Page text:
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  • US in dilemma over when to attack Mosul

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    Military officials in the US have exclusively disclosed to CNN that there will be techniques and strategies involving endless strikes in some areas before matching out to attack Mosul. This has emerged just when the US Central Command officials recently sketched a probable April or May time limit for initiating war against ISIS in Mosul.
    The new Secretary of Defense Ash Carter has made it clear that he will not be in a hurry to give in to creating a time table. This follows a remark by a senior US military official who stated that there needs to be utmost assurance that the Iraqi military is equal to the task.
    “If we begin this, and it doesn’t work, it will be very bad,” the official commented on the effort to retake Mosul. “The secretary doesn’t want it to go faster than the Iraqis are ready to go.”

    Concerning the imminent April-May launch or the first target city, the senior US military official emphasized that there’s absolutely “not a broad consensus” between the Iraqi military and the US government officials. Some US officials are in fact secretly suggesting that the first major target for the Iraqi forces ought to be Anbar Province and some areas in West side of Baghdad, regions considered not to pose a military challenge, instead of Mosul, which is a heavily populated urban area.
    In the event that Mosul is targeted first, then the Pentagon would immediately start enhanced planning process. Top on the list is a suggestion to President Barrack Obama to send a small military troop to help with the targeting, a move that will lead the American troops close to the frontline. A Mosul attack might be challenging since it will need more supply support, additional intelligence as well as increased overhead reconnaissance flights.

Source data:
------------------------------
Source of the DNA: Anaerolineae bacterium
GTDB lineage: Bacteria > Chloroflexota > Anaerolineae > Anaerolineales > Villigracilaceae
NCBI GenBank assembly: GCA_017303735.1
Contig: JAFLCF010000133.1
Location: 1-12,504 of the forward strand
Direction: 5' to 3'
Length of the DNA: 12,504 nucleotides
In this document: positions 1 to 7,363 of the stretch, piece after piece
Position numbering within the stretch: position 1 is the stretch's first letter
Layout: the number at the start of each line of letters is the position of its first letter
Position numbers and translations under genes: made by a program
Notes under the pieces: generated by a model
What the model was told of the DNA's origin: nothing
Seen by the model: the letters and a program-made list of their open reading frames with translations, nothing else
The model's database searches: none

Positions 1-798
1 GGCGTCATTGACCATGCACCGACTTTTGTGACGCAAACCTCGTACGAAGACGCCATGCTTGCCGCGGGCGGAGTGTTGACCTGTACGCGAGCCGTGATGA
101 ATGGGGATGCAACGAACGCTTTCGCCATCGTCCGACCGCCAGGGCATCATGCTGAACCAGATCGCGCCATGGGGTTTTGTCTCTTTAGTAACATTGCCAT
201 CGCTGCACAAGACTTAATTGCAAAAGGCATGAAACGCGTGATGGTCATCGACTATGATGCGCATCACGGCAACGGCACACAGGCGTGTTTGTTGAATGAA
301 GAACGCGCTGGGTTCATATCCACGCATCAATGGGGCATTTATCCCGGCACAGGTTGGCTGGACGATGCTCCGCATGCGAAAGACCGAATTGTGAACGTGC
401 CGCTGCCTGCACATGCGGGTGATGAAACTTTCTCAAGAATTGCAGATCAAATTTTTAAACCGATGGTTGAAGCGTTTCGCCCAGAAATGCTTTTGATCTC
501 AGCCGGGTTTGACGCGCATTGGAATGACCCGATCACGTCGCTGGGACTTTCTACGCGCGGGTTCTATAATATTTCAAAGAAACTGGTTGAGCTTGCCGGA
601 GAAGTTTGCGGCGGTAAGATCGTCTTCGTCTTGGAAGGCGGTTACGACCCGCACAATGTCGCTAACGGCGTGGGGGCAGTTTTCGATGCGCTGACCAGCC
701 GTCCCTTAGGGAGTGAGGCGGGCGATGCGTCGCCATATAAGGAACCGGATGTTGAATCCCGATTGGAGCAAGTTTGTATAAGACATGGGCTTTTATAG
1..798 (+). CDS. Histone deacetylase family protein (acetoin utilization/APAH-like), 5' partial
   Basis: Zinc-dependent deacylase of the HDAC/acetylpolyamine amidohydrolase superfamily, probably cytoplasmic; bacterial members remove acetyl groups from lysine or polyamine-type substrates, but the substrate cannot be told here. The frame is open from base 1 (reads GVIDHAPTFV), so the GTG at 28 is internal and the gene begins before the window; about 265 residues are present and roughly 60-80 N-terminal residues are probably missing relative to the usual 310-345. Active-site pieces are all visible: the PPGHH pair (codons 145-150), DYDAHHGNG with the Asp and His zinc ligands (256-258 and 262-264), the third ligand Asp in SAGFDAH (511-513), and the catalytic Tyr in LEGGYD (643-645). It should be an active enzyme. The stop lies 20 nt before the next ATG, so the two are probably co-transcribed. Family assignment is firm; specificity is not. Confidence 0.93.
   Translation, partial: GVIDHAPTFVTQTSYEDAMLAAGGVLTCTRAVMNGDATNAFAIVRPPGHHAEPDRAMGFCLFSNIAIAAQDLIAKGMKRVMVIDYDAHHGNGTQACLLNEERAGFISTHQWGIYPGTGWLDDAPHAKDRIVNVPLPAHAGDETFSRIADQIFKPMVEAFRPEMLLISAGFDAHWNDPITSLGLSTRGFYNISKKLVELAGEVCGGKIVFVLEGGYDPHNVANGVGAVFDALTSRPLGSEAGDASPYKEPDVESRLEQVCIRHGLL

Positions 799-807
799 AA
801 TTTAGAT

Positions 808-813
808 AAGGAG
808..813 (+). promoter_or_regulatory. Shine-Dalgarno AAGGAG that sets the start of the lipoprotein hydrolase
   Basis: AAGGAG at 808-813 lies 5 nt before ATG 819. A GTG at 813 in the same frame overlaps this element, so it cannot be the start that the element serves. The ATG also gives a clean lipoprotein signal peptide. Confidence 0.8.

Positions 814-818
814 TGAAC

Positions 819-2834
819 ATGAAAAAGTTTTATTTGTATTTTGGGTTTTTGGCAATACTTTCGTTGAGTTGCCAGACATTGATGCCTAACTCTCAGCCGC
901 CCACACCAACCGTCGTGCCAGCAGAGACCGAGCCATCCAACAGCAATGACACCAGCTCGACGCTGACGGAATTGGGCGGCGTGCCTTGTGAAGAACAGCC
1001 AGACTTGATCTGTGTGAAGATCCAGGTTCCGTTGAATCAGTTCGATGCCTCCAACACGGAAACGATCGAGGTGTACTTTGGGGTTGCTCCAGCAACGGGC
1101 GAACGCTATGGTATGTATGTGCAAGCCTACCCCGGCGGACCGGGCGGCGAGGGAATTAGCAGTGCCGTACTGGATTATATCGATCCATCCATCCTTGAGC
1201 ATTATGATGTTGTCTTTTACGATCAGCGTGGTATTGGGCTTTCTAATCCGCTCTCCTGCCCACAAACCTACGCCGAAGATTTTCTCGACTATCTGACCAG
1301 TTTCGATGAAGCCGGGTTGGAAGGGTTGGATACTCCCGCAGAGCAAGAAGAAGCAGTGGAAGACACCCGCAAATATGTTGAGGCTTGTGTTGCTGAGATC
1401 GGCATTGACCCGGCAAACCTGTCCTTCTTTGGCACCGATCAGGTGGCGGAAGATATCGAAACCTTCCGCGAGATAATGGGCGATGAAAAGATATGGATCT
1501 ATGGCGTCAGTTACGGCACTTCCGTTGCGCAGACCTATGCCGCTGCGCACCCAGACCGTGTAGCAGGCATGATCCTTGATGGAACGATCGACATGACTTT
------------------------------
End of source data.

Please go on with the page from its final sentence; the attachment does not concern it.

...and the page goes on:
The Central Command and the Pentagon which are both running the war insisted in a recent briefing for the news reporters for purposes of pointing out the April-May time limit, which hugely attracted global attention, that it wasn’t absolute.
    “In terms of the Mosul operation, we are still projecting that the shaping for Mosul and the isolation of Mosul is going on now,” a Central Command official said during that briefing. “The preparation for the forces that will participate in Mosul is ongoing right now. And the mark on the wall that we are still shooting for is the April-May time frame.”
    The official however offered a stern warning.
    “There are still a lot of things that need to come together. And as we dialogue with our Iraqi counterparts, we want them to go in that time frame, because as you get into Ramadan and the summer and the heat, it becomes problematic if it goes much later than that,” the official said. “But by the same token, if they’re not ready, if the conditions are not set, if all the equipment that they need is not physically there and they are trained to a degree in which they will be successful, we have not closed the door on continuing to slide that to the right.”
    Instead of the all-Shia Brigades, there are multi-sectarian units undergoing thorough training in preparation for the mission in Mosul. The US has trained 2,500 Iraqi troops in readiness for Mosul operations and 2,500 more are still undergoing thorough training. Mosul requires approximately 20,000 to 25,000 troops, but it’s unlikely that they will be deployed at once.
    An official in the Defense Department disclosed to CNN that the Department has shipped weapons to the Iraqi armed forces, since the beginning of January, to be used in the looming battle for Mosul.

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